A quilt isn’t necessarily the first sewing project you think of for kids, but my 5 year old and I had so much fun making this easy quilt for children! We sewed it after reading the new book Sewing School Quilts, a fun new release that focuses on easy quilt projects for kids. I’m sharing pictures of the quilt he made and 8 tips for quilting with kids that I think you can use alongside book’s instructions, and a full review of the book!
Didn’t it turn out cute! We took a trip to Goodwill Outlet (different than a regular Goodwill, see why here!) and he had fun picking tshirts out.
If you like this post, check these out while you’re here!
He is an average sized 5 year old and could snuggle under it pretty well. It was definitely way easier to sew this smaller size than a typical lap quilt.
He was so excited that we found a dinosaur shirt! It was so fun to watch him think about different designs and I love that we saved several of these shirts from eventual trash. The tie-dye ones were all personalized camp shirts and the lizard/dinosaur shirts had giant stains on the sleeves. Now it is a snuggly project instead of filling up a landfill!
Tips for quilting with kids
1- Double the amount of time you’re planning on it taking. Breaking up a project into multiple days, or weeks even, will let the skills sink in and keep patience levels at a maximum. The Sewing School book talked about this but I forged ahead and we worked on this in one day- which led to me doing more of the work than I had predicted (which was fine, he is 5!).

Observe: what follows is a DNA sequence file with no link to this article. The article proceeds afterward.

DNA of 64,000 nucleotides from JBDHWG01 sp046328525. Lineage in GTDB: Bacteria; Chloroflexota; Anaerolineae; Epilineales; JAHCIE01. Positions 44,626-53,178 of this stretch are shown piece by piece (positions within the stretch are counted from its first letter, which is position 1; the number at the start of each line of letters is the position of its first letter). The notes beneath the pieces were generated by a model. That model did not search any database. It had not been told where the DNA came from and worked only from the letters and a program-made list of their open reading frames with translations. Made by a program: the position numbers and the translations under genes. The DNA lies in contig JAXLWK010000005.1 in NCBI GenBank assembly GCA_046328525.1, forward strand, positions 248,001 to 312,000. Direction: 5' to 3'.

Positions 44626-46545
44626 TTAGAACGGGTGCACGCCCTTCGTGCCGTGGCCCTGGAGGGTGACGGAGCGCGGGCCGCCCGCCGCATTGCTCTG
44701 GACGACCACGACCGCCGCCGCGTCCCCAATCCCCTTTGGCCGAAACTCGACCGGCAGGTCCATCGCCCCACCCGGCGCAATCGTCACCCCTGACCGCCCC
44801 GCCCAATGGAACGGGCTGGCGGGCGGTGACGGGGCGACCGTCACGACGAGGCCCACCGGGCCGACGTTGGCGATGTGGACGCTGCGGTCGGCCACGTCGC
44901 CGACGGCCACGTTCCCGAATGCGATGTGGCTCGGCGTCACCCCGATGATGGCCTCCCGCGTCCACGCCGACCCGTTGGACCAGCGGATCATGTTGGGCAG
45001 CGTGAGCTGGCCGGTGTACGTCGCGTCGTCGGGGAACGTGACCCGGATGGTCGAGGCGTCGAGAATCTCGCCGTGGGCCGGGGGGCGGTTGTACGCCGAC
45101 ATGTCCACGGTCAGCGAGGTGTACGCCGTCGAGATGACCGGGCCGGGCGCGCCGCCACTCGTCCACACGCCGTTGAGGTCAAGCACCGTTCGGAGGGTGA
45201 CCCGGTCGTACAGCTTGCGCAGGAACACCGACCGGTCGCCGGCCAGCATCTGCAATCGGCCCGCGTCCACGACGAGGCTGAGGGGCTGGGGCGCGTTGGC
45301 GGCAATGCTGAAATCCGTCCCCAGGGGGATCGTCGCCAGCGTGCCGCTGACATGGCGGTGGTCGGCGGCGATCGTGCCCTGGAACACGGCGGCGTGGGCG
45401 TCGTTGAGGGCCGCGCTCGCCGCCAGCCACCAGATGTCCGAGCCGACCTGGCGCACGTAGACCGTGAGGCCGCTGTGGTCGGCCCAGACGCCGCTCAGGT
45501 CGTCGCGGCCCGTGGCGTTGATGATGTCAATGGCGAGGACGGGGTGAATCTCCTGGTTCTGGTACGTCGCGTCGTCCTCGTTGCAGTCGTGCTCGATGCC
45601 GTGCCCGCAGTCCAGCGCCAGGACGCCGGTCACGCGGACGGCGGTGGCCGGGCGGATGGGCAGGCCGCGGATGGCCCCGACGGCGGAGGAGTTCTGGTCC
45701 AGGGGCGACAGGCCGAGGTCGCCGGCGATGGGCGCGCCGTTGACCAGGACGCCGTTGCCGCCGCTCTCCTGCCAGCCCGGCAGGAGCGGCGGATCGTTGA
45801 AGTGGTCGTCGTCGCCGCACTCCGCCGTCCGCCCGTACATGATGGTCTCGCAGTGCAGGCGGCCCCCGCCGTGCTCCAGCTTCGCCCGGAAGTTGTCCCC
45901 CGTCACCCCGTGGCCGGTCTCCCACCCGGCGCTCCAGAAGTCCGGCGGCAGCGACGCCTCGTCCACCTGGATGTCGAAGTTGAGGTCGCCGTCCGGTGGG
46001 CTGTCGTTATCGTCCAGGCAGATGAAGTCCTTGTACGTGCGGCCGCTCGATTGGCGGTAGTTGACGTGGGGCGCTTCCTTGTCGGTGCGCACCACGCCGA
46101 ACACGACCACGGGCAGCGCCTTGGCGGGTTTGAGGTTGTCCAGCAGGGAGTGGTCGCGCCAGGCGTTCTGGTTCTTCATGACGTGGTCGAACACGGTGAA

2- Freezer paper makes for easing tracing/cutting. You cut out the shape and iron it shiny-side down, it will stay on until you peel it off, with no residue! We used a 11″ freezer paper to cut out the blocks.
3- Remember the goal: to make sewing fun and to make a quilt for snuggling! Lecturing over accuracy or re-doing all of their work will undermine that goal.
4- Use economical fabric. I don’t know about you, but it is a lot easier to not cringe when kids are experimenting on thrift shop t-shirts and old bed sheets vs. designer quality quilter’s cotton.
5- Clips are easier than pins! No sharp points, and it is much more intuitive for how to use them.
6- A walking foot makes patchwork easier. They’re very inexpensive if you buy a generic version, and make it so there are “feed dogs” (aka little tiny conveyor belts) pulling the fabric on top as well as the permanent ones on bottom. It is easier for adults too, but especially little hands that are trying to balance things.
7- Make the seam guide longer. Simple washi tape stretched alongside the presser foot gave a great, big visual for guiding the fabric.
8. Slow down. My machine has a stop/start button instead of a foot pedal, which was great for him. I set the speed super slow and he just hit the button to stop and start, and didn’t have to coordinate using a foot pedal. The crazy popular Brother CS60001* has this feature as well!
9. Bonus tip – check out the Sewing School book, with more details about it below!
Easy Quilt Projects for Kids
I received a free copy of the book for reviewing, but you always know I keep my opinions honest and from the heart!
Sewing School Quilts* contains “15 Projects Kids Will Love to Make; Stitch Up a Patchwork Pet, Scrappy Journal, T-Shirt Quilt, and More”. It uses clear how-to photos and step-by-step instructions for the easy quilt projects for kids, which were written for ages 8 to 12 (grades 4-6). I think many of these projects are do-able with help and younger kids, my 5 year old worked with me on his quilt top!